by Huw Davies
New Haven: Yale University Press, 2012. Pp. xvi, 302.
Illus., maps, notes, biblio., index. $38.00. ISBN: 0300164173
A look at Wellington’s life and career, stressing his years in India (1797-1805) as vital to his evolution from a rather ordinary officer to a commander, diplomat, and politician of unusual ability.
Davies (Lecturer, King’s College London) devotes a third of his text to India, which is where Wellington learned generalship in a hard school; he once said that the Battle of Assaye (Sept. 23, 1803) was the most desperate of his career. It was in India that Wellington learned logistics and diplomacy, both skills essential to his later success in Portugal and Spain. Davies then takes Wellington to the Pensinsula, where the disastrous diplomatic blunders of his superiors following the Battle of Vimeiro (August 21, 1808), almost cost him his career. Returnig to the Peninsular in 1809, Wellington spent two years in the defense of Portugal, while turning the country from a feeble victim of Napoleon’s ambition to a military asset, and then carried the war into Spain, a country in near anarchy, from which two years later he would carry the war into invade France. Naturally, the book ends with Waterloo, oddly the last battle for both Wellington and Napoleon. During these campaigns Wellington had to contend not only with the French armies, but also the politicians and bureaucrats back home, his Spanish and Portuguese allies, and a sometimes hostile press.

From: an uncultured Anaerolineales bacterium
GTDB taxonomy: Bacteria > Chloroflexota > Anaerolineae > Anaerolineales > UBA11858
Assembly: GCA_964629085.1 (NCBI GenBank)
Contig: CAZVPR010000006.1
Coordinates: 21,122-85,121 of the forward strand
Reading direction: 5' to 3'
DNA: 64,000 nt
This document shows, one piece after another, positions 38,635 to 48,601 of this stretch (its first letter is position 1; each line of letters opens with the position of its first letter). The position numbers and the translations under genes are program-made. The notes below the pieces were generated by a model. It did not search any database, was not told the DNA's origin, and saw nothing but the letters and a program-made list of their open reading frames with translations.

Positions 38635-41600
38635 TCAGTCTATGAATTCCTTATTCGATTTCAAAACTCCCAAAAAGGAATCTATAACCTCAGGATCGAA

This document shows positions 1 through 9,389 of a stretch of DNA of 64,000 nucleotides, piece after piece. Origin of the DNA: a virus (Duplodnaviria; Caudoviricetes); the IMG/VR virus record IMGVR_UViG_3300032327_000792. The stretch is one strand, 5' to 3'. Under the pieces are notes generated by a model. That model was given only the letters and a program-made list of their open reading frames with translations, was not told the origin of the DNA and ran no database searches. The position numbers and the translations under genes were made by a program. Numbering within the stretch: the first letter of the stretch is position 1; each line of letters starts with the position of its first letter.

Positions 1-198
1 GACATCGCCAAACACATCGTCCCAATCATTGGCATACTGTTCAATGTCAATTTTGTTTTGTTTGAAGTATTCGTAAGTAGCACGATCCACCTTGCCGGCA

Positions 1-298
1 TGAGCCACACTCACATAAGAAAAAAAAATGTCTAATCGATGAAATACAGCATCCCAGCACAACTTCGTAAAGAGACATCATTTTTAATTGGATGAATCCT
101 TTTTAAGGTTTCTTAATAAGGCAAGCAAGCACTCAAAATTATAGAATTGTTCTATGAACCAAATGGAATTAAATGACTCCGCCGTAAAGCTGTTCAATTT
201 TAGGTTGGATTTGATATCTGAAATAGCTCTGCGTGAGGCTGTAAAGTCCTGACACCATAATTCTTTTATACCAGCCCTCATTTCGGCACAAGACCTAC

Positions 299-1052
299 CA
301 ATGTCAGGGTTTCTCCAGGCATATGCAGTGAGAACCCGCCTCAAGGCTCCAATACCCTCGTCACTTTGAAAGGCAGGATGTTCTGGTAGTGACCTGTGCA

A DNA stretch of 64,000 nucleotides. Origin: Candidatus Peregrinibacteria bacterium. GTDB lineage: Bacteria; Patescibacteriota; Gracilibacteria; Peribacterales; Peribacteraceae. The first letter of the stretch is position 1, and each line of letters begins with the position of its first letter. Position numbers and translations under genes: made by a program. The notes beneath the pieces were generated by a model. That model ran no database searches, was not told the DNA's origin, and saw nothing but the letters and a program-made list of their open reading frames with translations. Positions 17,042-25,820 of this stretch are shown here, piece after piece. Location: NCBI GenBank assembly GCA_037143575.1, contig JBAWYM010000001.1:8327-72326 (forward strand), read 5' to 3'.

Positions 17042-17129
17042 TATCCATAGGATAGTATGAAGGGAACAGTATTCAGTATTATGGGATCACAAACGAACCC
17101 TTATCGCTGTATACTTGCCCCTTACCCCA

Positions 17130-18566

Offering excellent insights into the shaping of a great captain, Wellington’s Wars will interest any student of generalship or the French Wars.